Happy Wednesday, everyone!
I was introduced to Soccer Mommy via the car radio around a year ago, and I’ve been hooked on her music ever since. From listening to all of Clean to seeing her open for Vampire Weekend in October (!!!), Sophie Allison has always had such a signature sound that, no matter the subject matter, strikes a chord with me (no pun intended)–not quite in the lyrics as much, but most definitely in her masterful guitar work. color theory was just as good–if not better–than its predecessor, diving even deeper and finding beauty in vulnerability and grief.
Alright, let’s get this review started…
Track 1: “bloodstream”–7/10
Though not as emotionally potent as some of the other album’s tracks, “bloodstream” combines catchy, indie-pop riffs with lyrics yearning for the innocence of the past as Allison struggles to grapple with her present. The video’s pretty weird, but it definitely fits with the aesthetic that all of the album art/merch has been trying to go for. Not bad!
Track 2: “circle the drain”–8/10
What began with “bloodstream” has been effectively elevated to the next level. Allison is the master of the deceptively upbeat song; these lyrics, along with much of the rest of the album, deal with struggling with mental illness and grief. And yet, without listening to the lyrics, those two things wouldn’t have even crossed my mind. Absolutely catchy and lyrically potent.
Track 3: “royal screw up”–7.5/10
I’m not gonna lie here: the up-front metaphor of being the “princess of screw-ups” is a bit cheesy for me, personally. But sometimes, these things are necessary to get your point across after you dive into the more complex songs on the album. Aside from that, Allison’s bare guitar work shines on this track. And it’s an earworm in the best way possible. Mission accomplished.
Track 4: “night swimming”–9/10
Without a doubt, one of the best songs on the album, and a unique piece in the grand scheme of Allison’s work. Atmospheric, ethereal, and dreamlike, I feel as though I’ve been transported to a secluded lake illuminated by moonlight every time I listen to this song. Gorgeous in every sense of the word.
Track 5: “crawling in my skin”–9/10
Reminiscent of the punchy riffs of Clean, this one’s another favorite of mine. After the beauty of “night swimming”, “crawling in my skin” feels more refined, more thought out than tracks like “bloodstream” and “royal screw up”. Even if you’ve never felt this way, it perfectly portrays the feeling of being trapped in your own mind, and the fear of being left to your own devices at the wrong time.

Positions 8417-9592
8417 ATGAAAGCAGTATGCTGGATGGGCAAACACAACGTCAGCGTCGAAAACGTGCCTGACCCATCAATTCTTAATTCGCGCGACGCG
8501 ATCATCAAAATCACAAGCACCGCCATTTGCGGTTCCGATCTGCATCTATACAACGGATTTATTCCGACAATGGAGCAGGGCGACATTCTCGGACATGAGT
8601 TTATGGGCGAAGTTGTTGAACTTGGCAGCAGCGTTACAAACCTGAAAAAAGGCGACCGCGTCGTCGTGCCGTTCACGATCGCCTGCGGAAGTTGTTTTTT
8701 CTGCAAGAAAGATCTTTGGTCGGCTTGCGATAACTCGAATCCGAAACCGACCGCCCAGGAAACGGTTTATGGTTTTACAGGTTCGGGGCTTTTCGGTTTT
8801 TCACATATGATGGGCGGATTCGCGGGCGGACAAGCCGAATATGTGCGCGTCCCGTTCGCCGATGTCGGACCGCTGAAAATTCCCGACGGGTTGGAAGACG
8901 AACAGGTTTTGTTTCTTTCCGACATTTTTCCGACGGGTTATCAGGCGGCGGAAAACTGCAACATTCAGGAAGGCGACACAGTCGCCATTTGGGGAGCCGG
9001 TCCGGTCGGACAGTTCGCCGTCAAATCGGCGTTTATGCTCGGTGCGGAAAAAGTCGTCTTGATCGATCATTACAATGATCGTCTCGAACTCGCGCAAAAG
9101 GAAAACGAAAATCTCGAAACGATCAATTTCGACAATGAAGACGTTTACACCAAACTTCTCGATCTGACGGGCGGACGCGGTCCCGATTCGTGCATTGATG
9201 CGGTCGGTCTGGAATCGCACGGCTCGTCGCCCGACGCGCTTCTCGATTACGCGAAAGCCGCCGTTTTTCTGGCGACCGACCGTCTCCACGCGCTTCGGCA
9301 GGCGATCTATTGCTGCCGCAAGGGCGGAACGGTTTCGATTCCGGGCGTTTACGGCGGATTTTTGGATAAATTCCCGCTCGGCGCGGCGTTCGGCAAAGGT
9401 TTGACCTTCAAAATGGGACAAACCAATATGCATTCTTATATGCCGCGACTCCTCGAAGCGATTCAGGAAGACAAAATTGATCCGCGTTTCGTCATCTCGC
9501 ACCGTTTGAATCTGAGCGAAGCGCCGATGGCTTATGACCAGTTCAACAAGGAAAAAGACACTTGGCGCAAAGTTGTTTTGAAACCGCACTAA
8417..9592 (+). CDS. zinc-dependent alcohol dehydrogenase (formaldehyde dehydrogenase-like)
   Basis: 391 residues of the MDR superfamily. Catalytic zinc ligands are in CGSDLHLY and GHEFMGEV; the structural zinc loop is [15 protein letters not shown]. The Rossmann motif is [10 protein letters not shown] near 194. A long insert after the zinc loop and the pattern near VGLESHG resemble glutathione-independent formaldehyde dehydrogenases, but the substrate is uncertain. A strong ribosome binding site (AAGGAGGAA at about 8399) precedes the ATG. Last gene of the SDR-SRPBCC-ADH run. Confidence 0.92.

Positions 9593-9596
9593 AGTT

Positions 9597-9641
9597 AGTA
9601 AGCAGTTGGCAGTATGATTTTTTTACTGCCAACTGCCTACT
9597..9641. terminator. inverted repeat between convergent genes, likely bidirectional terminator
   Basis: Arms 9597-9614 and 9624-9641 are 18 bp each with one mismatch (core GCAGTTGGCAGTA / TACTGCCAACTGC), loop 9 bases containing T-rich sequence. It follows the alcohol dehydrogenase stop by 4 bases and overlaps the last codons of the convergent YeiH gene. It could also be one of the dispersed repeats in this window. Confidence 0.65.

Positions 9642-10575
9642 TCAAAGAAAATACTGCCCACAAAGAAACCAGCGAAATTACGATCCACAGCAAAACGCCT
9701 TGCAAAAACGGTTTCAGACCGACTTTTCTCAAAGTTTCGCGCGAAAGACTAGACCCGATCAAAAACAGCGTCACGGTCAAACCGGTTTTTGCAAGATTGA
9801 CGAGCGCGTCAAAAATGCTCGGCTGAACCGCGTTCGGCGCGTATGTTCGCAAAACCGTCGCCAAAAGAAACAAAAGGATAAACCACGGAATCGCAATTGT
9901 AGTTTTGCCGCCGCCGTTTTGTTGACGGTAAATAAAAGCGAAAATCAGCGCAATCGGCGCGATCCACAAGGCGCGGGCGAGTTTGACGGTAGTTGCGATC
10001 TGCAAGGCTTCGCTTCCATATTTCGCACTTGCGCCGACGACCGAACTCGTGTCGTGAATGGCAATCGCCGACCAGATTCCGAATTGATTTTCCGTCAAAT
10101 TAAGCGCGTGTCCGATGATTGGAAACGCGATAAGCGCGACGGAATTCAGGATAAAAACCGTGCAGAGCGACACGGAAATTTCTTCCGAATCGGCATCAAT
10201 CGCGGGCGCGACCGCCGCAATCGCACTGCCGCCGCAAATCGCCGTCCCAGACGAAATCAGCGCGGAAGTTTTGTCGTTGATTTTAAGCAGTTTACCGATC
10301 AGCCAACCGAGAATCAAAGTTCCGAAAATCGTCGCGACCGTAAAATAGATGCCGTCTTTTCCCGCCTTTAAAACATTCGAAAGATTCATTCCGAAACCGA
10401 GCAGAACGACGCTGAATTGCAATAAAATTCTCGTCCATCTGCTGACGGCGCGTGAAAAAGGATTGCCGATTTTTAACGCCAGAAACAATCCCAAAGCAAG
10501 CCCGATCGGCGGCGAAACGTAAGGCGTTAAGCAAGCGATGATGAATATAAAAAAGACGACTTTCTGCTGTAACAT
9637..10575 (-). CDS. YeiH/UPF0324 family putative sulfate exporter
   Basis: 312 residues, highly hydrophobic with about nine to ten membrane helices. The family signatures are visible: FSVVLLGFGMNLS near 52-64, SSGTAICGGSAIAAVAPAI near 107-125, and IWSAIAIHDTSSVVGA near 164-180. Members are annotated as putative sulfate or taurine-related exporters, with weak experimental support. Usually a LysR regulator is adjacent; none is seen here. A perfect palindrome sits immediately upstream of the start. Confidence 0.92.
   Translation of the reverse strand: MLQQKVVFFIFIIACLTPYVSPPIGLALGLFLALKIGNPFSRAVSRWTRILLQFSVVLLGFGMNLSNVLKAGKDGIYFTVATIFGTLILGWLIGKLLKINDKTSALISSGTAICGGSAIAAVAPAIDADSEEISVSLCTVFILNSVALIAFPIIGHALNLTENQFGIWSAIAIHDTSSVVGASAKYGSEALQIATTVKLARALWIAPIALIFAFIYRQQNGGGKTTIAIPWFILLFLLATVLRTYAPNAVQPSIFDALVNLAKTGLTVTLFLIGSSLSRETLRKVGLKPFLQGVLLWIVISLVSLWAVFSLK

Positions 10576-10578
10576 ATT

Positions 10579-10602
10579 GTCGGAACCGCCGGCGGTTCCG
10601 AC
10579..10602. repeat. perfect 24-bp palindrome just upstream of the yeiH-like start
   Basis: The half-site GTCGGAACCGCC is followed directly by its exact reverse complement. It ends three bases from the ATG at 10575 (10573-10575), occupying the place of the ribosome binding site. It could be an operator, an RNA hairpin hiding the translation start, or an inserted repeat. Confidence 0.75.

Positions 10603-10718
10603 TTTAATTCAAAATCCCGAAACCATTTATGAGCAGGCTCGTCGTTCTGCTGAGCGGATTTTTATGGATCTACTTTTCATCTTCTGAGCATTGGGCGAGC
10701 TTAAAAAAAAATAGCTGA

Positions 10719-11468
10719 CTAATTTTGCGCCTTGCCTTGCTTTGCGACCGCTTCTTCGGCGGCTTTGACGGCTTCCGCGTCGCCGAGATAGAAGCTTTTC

My only complaint is that it always makes me think of this…
Track 6: “yellow is the color of her eyes”–9.5/10
Though it was one of the early releases, “yellow is the color of her eyes” still holds up for me as the most masterful song on the album. An emotional, 7-minute ballad of grieving, this is where the album reaches the height of its emotional potency, deftly balancing prose with up-front expressions of grief and emotional collapse. What a masterpiece.
Track 7: “up the walls”–7/10
Though it’s just as lyrically potent as most of the album, and certainly very catchy, “up the walls” feels as though there’s something missing. The instrumentation sounds purposefully bare, but it doesn’t work quite as well as “royal screw up”. But nonetheless, the slight discordance is, in its own way, a testament to the feeling of falling apart.
Also, I’ll keep telling myself that the title/first line is a reference to this…
I mean, there’s a veeeeeery slim chance that it is, but I’ll just go back to my fantasy world now.
You fools, you didn’t think that you could escape this post without a Radiohead reference? [maniacal laughter]
Track 8: “lucy”–8/10
This one was the first single to arrive, out of the four that came out before color theory was released in its entirety. When it first came out, I wasn’t keen to it–I’m not sure what it was, but something just…put me off. But after a few more listens (and seeing her perform it live), I’m definitely hooked.
When I saw her live, she said that this was “a song about the devil,” and I’ve just now figured out that Lucy might be a pun on Lucifer…
…aaaaaaand now I hate myself for not catching that earlier.
But either way you interpret it, “lucy” is wonderfully catchy and the slightest bit discordant.
Track 9: “stain”–8.5/10
With every somber note, “stain” is the feeling of crumbling at the foundations set to music. Haunting and potent, Allison boasts another example of how a few lines of music can alter your mood for the rest of the day. I can’t decide whether I’m in awe or whether I want to go into my room and cry.
Track 10: “gray light”–6/10
Though the lyrics are almost as potent as “yellow is the color of her eyes” and “stain”, “gray light” feels unfinished: decent, but a mishmash of different effects overshadowing the haunting lyrics. Kind of a disappointing ending to the album, but it didn’t ruin it, not by any stretch of the imagination.
I averaged all of the ratings, and it came out to a solid 7.95, so I’ll just round it up to an 8/10 overall. Just as luscious and potent as Clean, color theory is a musical exploration of grief that should not and will not be forgotten. Long live Sophie Allison. 💗
I’ll omit a song for today because…well…this entire posts is a “Today’s song”…
That just about wraps up this post! Have a wonderful rest of your day, and take care of yourselves! (And listen to/stream/buy color theory while you’re at it!)